- January 1, 2019
- Posted by: Trading
- Category: Market Overview
- Futures markedly higher on Trump’s and Xi Jinping’s upbeat remarks
- European shares mostly flat
- Oil rebounds from Friday’s fall, confirming instability
Futures on the , and rallied this morning, perhaps a last-ditch attempt by US equities to end the worst year of the current, long-standing equity bull market on an upbeat note. Chinese President Xi Jinping’s reported confidence that China and the US can meet halfway and seal an agreement “as early as possible” added to Trump’s messages, on Saturday, of “big progress” on trade to shore up market sentiment.
The was up for a second day buoyed by miners and retailer shares in the early session, though it later eased to neutral levels. The pan-European benchmark is still set for a 13 percent loss on the year—the worst annual performance for the benchmark since 2008.
In the earlier Asian session, most regional exchanges were closed for the holiday, including China, Japan and South Korea. Xi Jinping’s comments helped Hong Kong’s gain 1.34 percent, though the advance could be the result of traders flocking to the only open market in the region.
Global Financial Affairs
On Friday, US equities paused their upward trajectory after a two-day rally that included the biggest daily reversal since 2010; clearly investors were not willing to take on yet more risk over the weekend. Last week’s shortened holiday-week started with the worst Christmas Eve session ever, which was followed, right after Christmas, by the largest daily advance since the Great Recession. Holiday trading is now likely to get thinner, as trader indecision hampers activity.
The dropped 0.12 percent to close the week, though it still managed to hold onto its first weekly gain of the month.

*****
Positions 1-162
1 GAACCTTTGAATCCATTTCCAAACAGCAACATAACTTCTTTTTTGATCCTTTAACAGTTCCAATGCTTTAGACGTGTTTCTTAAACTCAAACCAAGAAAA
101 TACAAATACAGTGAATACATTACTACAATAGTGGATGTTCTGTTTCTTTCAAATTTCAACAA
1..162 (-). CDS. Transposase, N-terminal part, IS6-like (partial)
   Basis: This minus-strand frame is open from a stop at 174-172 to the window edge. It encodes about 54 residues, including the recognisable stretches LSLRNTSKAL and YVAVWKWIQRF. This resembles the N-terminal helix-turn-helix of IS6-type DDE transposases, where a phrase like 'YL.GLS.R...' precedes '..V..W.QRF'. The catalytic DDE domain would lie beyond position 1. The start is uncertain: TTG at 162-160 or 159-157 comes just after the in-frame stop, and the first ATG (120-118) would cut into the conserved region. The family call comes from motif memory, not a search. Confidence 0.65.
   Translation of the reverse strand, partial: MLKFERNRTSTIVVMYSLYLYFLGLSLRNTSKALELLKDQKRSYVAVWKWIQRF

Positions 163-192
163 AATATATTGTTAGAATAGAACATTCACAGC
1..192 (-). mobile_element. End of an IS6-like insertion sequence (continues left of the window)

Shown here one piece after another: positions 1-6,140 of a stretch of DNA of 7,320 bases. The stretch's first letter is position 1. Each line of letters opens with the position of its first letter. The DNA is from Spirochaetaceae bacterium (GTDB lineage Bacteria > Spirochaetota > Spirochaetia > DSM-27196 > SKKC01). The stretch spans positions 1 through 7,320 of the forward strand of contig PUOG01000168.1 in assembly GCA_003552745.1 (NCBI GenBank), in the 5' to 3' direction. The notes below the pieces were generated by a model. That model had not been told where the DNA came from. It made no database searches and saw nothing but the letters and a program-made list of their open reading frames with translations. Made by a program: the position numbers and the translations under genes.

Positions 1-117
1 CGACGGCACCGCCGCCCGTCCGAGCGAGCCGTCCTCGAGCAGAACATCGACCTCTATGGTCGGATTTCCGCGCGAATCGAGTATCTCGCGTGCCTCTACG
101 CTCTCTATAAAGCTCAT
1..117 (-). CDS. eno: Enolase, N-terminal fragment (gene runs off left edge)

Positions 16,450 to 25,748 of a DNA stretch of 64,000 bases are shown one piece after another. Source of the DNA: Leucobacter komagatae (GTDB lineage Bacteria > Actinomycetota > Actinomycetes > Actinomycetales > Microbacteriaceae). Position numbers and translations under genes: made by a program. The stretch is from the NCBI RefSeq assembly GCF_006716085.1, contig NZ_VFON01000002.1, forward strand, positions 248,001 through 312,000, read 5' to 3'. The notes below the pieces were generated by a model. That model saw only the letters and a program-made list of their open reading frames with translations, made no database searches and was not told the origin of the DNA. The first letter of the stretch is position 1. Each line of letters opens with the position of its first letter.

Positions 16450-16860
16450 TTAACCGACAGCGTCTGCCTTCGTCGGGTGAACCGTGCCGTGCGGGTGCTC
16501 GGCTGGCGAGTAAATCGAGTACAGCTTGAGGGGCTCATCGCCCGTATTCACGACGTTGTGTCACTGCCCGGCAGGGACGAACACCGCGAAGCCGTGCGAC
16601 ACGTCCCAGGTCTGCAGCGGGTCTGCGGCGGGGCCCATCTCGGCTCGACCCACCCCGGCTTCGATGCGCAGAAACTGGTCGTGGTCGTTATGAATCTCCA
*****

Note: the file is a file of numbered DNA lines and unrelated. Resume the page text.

The slipped 0.33 percent lower on last week’s final day of trade. The slowed, reaching a standstill, closing 0.08 percent higher. The outperformed, climbing 0.38 percent.
Dow Jones Monthly Chart
The Dow has reached the top of its rising channel for the first time since 2007, when shares lost half their value in 18 months. The bottom of the channel is at 20,000, another 13 percent drop, bringing the total decline from its October peak to 25 percent. Note the major MAs: the 50-month MA, which points at the technical pressure point of the channel bottom; the 100-month MA, which marks the 2015 peak; and, finally, the 200-month MA, which draws the line in the sand for the 2007 peak.
WTI Daily Chart
Meanwhile, slipped from its high of the day on Friday as it neared the downtrend line from early October. The oil market was caught in a dual dynamic this year with cause and effect becoming blurred. At first, rising US supply compounded by lowered demand due to a pessimistic global growth outlook drove WTI lower. The drastic declines pushed down market averages, leaving oil prices mired in their steepest quarterly slump since 2014.
Technically, the current downtrend makes further selloffs more likely than a rebound. However, WTI is edging higher today, confirming the roller coaster pattern it has recently exhibited.
Political and geopolitical risk—ranging from the UK’s convoluted exit process from the European Union to the US-China trade dispute to the ongoing showdown in the US between Trump and Congress over the budget—will continue to cloud market sentiment in the new year. The political landscape in the US is also unsettling investors, following departures of senior officials and Trump’s repeated criticism of Fed Chairman Jerome Powell.
- The slid less than 0.05 percent to the lowest level in a week.
- LME gained 0.4 percent to $6,023.00 per metric ton, the highest level in two weeks.
- increased 0.1 percent to $1,281.53 an ounce, the highest level in almost seven months.